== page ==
Satellite News: How will this lead to capital expenditure savings?
Bausch: When you enter into a new replacement cycle – which we currently are doing with the Americom satellites, where we have to replace four to five satellites starting in 2009 – we know precisely what the business is for those satellites as they are using established orbital positions. You consequently try to optimize the payload design by going into the sweet spot of what different satellite manufacturers are capable of delivering. Furthermore, by standardizing satellites, you are asking the satellite manufacturers to build four to five times basically the same satellite, although the antenna pattern might be slightly different for each satellite. As a consequence, you should be able to achieve quite efficient capital expenditure approaches. Compared to our business plan numbers, the savings should be around 20 percent.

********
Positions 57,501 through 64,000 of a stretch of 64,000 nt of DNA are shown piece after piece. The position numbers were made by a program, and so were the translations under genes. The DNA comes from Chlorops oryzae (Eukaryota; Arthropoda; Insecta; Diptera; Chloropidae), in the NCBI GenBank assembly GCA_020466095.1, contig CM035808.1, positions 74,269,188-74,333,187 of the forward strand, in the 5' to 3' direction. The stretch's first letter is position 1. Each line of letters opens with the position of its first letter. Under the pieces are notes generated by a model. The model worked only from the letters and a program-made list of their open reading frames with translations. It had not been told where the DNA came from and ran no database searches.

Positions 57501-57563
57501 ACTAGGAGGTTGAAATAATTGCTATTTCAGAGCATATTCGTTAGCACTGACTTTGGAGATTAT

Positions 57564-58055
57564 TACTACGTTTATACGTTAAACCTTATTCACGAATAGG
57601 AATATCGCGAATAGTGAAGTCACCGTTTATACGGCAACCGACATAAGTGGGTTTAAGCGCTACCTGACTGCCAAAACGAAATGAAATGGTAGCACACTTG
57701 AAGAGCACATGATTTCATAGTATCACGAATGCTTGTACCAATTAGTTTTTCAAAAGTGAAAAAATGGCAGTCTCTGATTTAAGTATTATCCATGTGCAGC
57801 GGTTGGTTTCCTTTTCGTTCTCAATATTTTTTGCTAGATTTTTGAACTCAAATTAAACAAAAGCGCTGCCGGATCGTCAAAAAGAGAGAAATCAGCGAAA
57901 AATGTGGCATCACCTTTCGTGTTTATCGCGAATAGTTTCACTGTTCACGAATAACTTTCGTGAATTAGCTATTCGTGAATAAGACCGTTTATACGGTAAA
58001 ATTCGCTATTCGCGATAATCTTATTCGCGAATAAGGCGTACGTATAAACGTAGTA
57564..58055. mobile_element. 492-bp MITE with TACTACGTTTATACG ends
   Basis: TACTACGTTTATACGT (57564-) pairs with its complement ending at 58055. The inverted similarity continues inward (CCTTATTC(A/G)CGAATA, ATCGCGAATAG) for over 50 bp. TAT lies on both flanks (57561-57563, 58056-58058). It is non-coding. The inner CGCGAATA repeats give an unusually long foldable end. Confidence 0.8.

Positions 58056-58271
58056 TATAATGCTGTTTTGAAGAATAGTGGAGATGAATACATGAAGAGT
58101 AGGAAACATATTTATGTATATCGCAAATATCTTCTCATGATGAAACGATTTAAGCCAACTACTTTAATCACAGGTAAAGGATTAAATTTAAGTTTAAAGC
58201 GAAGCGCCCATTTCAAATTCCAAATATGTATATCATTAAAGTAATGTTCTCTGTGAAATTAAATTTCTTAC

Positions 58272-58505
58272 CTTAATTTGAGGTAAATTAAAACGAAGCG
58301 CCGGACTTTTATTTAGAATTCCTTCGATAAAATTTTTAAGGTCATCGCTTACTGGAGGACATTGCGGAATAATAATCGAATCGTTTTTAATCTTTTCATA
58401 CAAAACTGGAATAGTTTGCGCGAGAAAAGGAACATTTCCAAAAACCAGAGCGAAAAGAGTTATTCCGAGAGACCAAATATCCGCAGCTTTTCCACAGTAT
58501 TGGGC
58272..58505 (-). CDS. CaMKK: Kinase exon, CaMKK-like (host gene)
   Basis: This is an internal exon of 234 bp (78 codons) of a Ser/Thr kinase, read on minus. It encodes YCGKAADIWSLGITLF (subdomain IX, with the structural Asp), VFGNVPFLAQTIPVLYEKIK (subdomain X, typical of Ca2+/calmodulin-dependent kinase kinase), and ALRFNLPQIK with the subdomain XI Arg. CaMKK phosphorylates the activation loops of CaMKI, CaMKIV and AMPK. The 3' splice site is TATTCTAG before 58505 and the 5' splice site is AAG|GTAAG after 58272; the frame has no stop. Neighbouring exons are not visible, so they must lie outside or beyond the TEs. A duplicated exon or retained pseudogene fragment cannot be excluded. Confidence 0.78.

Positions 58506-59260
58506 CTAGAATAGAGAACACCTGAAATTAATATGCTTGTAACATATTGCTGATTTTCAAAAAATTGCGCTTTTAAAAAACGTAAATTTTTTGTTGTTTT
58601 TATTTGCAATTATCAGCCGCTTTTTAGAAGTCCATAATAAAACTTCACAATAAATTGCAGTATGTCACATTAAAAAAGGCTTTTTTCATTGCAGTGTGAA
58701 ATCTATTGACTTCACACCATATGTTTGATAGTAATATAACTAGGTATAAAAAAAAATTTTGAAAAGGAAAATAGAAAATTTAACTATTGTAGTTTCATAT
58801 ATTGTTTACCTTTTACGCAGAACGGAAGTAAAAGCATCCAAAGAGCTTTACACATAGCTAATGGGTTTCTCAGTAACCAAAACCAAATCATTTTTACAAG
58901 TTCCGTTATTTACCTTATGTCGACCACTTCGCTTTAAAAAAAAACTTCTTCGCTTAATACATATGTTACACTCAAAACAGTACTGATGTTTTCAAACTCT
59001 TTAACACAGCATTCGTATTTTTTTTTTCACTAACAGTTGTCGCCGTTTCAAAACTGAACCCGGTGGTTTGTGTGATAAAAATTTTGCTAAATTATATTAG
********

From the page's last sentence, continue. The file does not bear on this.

We are taking the same approach of productivity improvement when looking at launch vehicles. We are having discussions with a couple of launch service providers in order to establish a long-term relationship. We aim naturally to get good financial terms and conditions, but more importantly to get higher security when it comes to access to space and making sure our satellites are launched on schedule and on reliable launch vehicles. What we are trying to achieve is to have, for each satellite, multiple launch slots with multiple vehicles. So we intend to add a lot of flexibility to our satellite launch manifest.
In terms of insurance we are trying to have innovative approaches with the insurance community, and these discussions are also ongoing.